First ever South African conviction for maritime pollution


The Department of Environmental Affairs notched up its first ever conviction for maritime pollution as part of a recent global Interpol operation targeting those fouling the oceans.

The captain of the Ukrainian registered fishing vessel More Sodruzhestva was found guilty of discharging sewage into South African coastal waters. He was sentenced to a fine of R300 000 or two years in prison.
“The conviction is the first of its kind for South Africa. In addition, the SA Maritime Safety Authority (SAMSA) raised various Admissions of Contravention (AoC) against the master and the owners of the vessel which resulted in a total penalty of R1.7 million in respect of, among others, failure to comply with domestic legislation which gives effect to MARPOL (the International Convention for the Prevention of Pollution from Ships) to which South Africa is a signatory,” Environmental Affairs spokesman Zolile Nqayi said in a statement.

The case was part of South Africa’s participation in Interpol’s “30 Days at Sea” global operation. The month-long operation saw 276 law enforcement and environmental agencies across 58 countries detect over 500 offences. These included illegal discharges of oil and garbage from vessels, shipbreaking, breaches of ship emissions regulations and pollution on rivers and land-based runoff to the sea.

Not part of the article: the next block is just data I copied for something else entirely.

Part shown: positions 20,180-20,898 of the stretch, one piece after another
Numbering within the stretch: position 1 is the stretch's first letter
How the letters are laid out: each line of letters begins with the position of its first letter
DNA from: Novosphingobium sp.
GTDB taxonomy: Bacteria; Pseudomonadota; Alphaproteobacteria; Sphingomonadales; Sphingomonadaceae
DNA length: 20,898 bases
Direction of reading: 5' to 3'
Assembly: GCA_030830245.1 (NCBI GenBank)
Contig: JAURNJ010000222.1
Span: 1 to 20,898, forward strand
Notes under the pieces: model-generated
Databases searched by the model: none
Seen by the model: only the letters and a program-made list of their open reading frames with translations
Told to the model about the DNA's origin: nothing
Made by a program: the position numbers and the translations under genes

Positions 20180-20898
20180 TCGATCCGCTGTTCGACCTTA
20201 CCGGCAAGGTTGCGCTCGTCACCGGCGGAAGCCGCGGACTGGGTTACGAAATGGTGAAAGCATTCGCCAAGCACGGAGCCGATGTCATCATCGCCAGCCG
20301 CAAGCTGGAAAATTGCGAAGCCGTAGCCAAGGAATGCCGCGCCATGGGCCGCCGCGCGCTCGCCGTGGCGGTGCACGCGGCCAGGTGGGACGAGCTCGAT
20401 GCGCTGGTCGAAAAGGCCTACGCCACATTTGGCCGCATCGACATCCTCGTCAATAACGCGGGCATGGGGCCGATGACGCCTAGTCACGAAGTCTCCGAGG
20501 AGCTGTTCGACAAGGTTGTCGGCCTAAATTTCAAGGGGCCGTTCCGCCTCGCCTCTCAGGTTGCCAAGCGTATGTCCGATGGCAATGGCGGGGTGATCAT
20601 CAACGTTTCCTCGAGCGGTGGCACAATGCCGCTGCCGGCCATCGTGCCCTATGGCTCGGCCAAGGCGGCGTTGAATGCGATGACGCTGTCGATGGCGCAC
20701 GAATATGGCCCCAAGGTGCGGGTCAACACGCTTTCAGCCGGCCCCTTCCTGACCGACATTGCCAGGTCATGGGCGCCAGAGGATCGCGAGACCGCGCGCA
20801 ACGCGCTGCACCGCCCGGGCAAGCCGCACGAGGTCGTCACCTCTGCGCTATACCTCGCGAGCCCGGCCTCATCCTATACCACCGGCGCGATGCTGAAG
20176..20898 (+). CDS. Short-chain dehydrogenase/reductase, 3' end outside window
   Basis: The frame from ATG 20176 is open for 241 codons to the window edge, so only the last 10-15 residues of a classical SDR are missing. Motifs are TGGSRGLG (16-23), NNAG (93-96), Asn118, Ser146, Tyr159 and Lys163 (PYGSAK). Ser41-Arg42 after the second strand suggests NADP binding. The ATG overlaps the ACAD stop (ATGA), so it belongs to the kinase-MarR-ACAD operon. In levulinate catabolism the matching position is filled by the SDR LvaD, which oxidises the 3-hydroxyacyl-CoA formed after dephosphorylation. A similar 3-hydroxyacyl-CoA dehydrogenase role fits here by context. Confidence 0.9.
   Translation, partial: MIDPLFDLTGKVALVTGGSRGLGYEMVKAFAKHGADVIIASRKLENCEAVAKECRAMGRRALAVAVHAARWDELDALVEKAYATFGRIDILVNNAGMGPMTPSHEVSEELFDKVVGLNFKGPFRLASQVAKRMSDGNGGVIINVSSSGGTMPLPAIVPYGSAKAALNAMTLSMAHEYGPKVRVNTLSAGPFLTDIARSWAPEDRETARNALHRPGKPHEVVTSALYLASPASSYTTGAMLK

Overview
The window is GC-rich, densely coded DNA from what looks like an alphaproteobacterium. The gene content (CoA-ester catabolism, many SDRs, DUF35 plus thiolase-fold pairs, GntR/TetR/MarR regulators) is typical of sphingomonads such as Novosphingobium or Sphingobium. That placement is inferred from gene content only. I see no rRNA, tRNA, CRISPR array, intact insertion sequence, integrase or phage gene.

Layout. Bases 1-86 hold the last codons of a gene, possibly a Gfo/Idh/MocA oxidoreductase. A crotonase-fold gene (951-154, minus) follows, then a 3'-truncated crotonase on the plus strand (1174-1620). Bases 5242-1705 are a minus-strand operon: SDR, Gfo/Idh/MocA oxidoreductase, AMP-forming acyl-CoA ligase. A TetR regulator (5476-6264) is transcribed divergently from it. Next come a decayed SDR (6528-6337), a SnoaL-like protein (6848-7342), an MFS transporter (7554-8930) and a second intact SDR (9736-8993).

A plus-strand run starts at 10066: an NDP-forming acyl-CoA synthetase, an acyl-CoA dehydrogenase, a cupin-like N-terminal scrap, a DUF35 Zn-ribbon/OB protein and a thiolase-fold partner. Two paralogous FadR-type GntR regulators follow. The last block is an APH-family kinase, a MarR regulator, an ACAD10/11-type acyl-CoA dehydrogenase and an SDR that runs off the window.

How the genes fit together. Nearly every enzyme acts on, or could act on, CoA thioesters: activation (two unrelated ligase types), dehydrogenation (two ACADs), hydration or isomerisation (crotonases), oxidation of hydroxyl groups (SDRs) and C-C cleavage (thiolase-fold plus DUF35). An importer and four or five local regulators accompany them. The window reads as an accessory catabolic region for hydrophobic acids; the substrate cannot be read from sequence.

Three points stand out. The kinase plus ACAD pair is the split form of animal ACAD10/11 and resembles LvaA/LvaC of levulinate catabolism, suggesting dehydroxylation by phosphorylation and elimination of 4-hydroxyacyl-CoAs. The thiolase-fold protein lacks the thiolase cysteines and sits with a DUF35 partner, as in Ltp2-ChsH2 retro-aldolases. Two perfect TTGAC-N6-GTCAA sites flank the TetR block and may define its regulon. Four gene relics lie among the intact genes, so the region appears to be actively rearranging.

In South Africa the operation was executed as part of Operation Phakisa’s integrated enforcement programme. This sees environmental and fisheries authorities, maritime and border agencies, the SA Police Service, customs, intelligence structures and port authorities collaborating to catch polluters.
“Many activities undertaken during the 30 Days operation were intelligence driven, ensuring maximum impact,” Nqayi said.

Interpol Secretary General Jürgen Stock said of the operation: “Criminals believe marine pollution is a low-risk crime with no real victims. This is a mistake and one which Interpol and our partners address as demonstrated by the 30 Days at Sea operation”.
“Marine pollution creates health hazards worldwide which undermine sustainable development and require a multi-agency, multi-sector co-operative response in global security architecture,” he added.

Cases of serious contamination included dumping animal farm waste in Philippine coastal waters where local communities collect shellfish and children play. In Germany a vessel discharged 600 litres of palm oil into the sea. Ghana uncovered gallons of waste oil in large bottles thought to be illegally dumped at sea.

Authorities prevented an environmental disaster in Albania by securing waters around a sinking vessel containing some 500 litres of oil. Similarly, the pollution threat from a two ship collision in French waters was contained due to preventive action during the operation.

Apart from tried and test surveillance and patrol methods, innovative technologies were also put to use in the operation.

This saw satellite images used in Argentina and Sweden, aerial surveillance in Canada and Italy and drones in Nigeria, Indonesia and Pakistan.